Life, the Universe and Everything

Live Theatre Workshop's sparse production of a Lily Tomlin one-woman show shines due to the original script

Here we are standing on the corner of 'Walk, Don't Walk,' waiting for these aliens to show up . . . you're thinking I'm crazy. You think I give a hoot? You people look at my shopping bags, call me crazy 'cause I save this junk. What should we call the ones who buy it?"

And so we are introduced to Trudy, our "crazy" but remarkably insightful tour guide in The Search for Signs of Intelligent Life in the Universe. Jane Wagner's one-actress-but-multi-character script, which she wrote for Lily Tomlin, is now onstage at Live Theatre Workshop. It features Carley Elizabeth Preston, who morphs into more than a dozen characters as the "search" ensues, giving us a peek into our pre-millennial sensibilities. It is a brilliant piece of writing, wickedly funny, incisive and thoughtful, and although it's 28 years old and is often dated in its references, the heart of the script still beats loudly.

Tomlin won the Tony Award for Best Actress for her embodiment of these characters, who reflect the patchwork, frayed and far-from-whole-cloth fabric of our lives in the late 20th century.

There's Chrissy, a chatty young woman of few skills and even less direction, who spends hours working out every day; there's Paul, her counterpart at the health club, who wonders what the point is of being a health nut by day and a coke head by night. There's teenage Agnus Angst (with "hair the color of FrootLoops," observes Trudy), whose contempt for everyone is only matched by her not-so-disguised contempt for herself. She derisively addresses everyone as "Specks" and seeks help from a radio therapist she calls from the bathroom at IHOP. Her clueless grandparents, Marie and Lud, now seem to have inherited the job of raising Agnus, because her parents have locked her out of the house, but they have nothing in common with Agnus except that they are "carbon-based life forms." There's jaded, upper-crust socialite Kate, who wonders if one can actually die of boredom. Given a radical haircut by her stylist, who thinks he is a performance artist, she is "sick of being a victim of trends I reflect but don't even understand."

Then there are Tina and Brandy, ladies of the night who are frequently interviewed by writers who pay them to talk about their lives. And there are Edie, Marge, Lyn and Pam, who have grown into adulthood in the bosom of the women's movement—and have the Gloria Steinem-autographed copies of Ms. magazine to prove it. They explore a new world in which they experiment with their sexuality, have children through artificial insemination by way of a turkey baster, and date sensitive men. In particular, we get to know Lyn, whose journal reveals much about her life with Bob, who gave her a geodesic dome kit for a wedding present and with whom she had twin boys. We witness her struggle with the stresses of her job and marriage and parenthood: "If I'd known this would be what it's like to have it all, I might have been willing to settle for less."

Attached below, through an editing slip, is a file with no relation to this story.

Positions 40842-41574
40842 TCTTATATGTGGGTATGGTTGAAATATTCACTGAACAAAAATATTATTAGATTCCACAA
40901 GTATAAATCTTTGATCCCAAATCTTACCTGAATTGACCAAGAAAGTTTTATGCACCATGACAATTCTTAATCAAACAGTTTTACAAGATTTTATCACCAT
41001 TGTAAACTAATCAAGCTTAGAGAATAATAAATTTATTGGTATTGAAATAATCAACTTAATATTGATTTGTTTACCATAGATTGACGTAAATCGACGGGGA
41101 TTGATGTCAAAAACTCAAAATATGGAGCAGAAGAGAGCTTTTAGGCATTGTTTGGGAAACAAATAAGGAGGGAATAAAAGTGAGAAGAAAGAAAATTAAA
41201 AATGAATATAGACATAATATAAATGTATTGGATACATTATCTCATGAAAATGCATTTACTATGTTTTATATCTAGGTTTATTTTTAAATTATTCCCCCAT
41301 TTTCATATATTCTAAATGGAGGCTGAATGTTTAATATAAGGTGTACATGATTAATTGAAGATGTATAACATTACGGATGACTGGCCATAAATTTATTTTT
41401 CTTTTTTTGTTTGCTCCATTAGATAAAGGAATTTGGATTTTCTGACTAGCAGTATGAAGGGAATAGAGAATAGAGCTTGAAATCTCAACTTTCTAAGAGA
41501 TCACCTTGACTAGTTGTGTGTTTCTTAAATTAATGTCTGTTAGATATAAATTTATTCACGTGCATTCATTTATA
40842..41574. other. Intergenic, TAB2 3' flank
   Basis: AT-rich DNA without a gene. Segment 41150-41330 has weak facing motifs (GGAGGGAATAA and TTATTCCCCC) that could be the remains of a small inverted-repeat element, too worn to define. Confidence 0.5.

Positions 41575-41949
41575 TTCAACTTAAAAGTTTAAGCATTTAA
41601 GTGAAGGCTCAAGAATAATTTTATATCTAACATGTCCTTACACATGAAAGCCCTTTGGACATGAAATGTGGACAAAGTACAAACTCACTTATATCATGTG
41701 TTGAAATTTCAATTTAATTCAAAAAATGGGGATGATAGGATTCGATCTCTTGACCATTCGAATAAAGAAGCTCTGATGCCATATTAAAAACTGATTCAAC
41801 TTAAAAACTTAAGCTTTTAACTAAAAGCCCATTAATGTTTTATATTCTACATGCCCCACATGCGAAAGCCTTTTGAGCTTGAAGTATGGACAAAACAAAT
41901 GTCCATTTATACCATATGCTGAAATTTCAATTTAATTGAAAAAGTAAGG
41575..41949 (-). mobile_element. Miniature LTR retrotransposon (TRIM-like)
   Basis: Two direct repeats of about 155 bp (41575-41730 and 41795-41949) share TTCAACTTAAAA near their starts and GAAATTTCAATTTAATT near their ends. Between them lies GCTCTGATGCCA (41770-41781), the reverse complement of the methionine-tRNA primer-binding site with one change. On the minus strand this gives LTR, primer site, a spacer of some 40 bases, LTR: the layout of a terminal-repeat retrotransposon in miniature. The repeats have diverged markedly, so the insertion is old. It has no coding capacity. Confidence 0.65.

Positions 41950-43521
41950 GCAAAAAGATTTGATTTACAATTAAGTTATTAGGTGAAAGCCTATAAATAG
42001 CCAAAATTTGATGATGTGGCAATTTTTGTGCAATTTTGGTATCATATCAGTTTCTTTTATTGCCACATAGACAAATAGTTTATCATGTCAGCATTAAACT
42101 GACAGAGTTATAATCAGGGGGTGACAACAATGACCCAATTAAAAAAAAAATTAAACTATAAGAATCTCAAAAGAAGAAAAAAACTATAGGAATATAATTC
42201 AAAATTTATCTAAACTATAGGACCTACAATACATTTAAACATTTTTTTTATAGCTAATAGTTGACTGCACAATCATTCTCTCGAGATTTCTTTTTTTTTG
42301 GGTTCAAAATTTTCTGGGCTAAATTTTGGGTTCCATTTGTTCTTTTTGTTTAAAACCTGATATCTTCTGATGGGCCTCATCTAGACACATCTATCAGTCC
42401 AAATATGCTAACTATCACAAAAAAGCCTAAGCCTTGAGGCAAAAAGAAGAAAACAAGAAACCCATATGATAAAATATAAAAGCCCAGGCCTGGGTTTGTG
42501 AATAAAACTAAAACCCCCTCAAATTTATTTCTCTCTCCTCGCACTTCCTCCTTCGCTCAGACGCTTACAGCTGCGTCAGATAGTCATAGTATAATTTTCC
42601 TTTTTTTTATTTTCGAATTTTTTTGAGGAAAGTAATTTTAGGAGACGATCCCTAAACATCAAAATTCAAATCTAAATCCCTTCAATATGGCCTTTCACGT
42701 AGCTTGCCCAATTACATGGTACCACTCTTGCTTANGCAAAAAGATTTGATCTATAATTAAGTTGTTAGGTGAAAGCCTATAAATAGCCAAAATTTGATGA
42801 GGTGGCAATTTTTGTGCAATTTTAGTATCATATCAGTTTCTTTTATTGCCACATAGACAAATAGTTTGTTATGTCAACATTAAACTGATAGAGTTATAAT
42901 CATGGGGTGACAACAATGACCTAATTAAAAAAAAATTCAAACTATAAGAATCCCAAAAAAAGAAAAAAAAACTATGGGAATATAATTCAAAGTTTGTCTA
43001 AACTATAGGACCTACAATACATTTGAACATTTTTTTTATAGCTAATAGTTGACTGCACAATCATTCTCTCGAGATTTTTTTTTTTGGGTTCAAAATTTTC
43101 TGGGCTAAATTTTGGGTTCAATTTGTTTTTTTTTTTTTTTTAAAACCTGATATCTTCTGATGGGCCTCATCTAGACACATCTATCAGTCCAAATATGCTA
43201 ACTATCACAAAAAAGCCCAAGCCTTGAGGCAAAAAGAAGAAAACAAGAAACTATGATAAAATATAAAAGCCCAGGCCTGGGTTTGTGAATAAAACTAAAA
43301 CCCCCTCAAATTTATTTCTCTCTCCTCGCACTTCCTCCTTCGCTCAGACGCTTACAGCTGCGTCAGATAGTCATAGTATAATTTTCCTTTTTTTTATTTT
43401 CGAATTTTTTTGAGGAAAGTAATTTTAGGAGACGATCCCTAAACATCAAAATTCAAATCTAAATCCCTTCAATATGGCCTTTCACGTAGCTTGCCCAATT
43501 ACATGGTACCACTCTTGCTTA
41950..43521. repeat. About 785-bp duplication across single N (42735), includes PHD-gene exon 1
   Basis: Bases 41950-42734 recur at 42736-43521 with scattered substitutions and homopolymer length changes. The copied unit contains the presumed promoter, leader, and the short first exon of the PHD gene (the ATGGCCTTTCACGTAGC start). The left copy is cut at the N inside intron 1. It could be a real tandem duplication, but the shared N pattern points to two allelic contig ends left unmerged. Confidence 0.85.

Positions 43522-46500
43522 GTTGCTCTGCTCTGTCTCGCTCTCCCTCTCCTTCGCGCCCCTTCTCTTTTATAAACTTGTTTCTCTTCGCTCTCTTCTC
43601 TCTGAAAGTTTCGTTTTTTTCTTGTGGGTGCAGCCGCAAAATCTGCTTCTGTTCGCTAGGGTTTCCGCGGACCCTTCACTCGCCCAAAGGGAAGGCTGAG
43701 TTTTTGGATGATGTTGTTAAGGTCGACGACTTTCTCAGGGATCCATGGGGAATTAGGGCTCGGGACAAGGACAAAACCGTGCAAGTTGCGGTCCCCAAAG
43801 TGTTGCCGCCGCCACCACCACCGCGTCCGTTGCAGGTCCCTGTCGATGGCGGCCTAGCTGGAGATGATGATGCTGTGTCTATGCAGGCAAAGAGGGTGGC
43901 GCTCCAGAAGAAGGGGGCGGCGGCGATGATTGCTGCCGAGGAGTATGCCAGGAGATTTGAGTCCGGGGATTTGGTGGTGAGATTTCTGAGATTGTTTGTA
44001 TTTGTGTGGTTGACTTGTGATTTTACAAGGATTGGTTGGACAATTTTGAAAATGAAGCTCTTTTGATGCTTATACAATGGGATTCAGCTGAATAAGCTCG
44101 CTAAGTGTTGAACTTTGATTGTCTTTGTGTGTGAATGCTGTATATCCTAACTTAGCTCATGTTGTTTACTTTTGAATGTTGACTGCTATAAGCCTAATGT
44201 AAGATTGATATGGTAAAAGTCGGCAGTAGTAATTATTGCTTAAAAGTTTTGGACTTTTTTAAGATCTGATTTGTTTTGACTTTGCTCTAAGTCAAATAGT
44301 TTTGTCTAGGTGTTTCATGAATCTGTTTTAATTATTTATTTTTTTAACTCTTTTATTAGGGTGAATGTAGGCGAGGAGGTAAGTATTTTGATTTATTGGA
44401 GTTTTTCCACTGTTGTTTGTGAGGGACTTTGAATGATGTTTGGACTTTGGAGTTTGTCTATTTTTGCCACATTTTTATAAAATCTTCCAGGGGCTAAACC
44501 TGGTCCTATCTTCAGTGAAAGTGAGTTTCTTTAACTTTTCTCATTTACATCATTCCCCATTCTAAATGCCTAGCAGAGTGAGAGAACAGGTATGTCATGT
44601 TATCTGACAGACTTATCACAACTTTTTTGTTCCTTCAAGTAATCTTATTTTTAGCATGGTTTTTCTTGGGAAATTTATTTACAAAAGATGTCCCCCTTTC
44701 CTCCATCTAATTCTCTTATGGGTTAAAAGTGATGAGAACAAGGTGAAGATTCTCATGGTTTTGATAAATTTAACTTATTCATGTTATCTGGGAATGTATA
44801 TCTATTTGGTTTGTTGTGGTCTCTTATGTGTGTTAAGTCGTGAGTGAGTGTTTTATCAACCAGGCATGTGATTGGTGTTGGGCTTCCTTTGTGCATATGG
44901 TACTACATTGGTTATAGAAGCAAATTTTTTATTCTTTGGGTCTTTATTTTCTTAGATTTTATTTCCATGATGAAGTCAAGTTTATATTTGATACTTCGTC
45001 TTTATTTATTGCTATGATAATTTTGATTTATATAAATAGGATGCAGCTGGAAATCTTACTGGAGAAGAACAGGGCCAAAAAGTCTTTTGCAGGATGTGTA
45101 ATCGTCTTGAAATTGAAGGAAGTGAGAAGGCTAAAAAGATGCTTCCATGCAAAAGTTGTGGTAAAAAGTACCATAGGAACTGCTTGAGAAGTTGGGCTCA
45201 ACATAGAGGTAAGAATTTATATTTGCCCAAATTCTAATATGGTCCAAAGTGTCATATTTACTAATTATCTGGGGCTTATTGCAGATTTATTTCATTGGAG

We get a glimpse of all these folks who give us flashes of the way we were courtesy of Trudy, whose umbrella hat—which she claims she invented—picks up signals from others' electromagnetic fields. Through it all, Trudy tries to help her alien visitors understand our world, and in the process we get a few insights about our world as well.

Wagner, who won a New York Drama Critics Special Award for this piece, has written much of Tomlin's material over the years. She's also written screenplays and TV scripts, winning several Emmys and a Peabody Award. The two have been partners for 42 years, and are actually considering marriage, now that it is (again) legal in California.

Preston is charged with a huge responsibility in this two-hour piece, and the good news is that—although lacking the finesse to totally become all these characters, each in a vivid, unique and deep way—she represents them well enough that we understand who's who, and we get a strong enough sense of who they are that Wagner's wonderful creations come to heartfelt life. I hope Preston can relax a bit more into these personas, sink into them, trusting the solid work she's done. Now, things feel rushed, and although director Sabian Trout is right to keep things moving, there are some moments that need to spread out, so that we can sink into them as well.

The set is simple, a blank slate, really, and Preston uses no props. Light and sound are really important to giving us a sense of things. But the sound is problematic. It often is at LTW. Whether it's the lack of good speakers or their placement, I don't know. And the theater itself is such a small space, you certainly don't want the sound to overpower. I think John Millerd's sound design was good and supported the spirit of the piece and, importantly, its many transitions, but it was barely decipherable a lot of the time.

Trudy makes so many wonderful observations—she is sort of a modern day take on an Old Testament prophet—that even though laughs abound, there is plenty to chew on. When she tries to help her alien visitors understand concepts like "lunch time" and "goose bumps," we get an outsider's attempt to understand who we are and what we're about. For example, in one hand Trudy holds a can of Campbell's tomato soup, and in the other, a picture of Andy Warhol's famous painting. "This is soup," she says about the can. "This is art," she says about the Warhol. Hmmm.

The star of the evening is Wagner's fine script. And in a huge undertaking, Preston capably interprets it. It's a fun, inventive and intelligent evening of theater.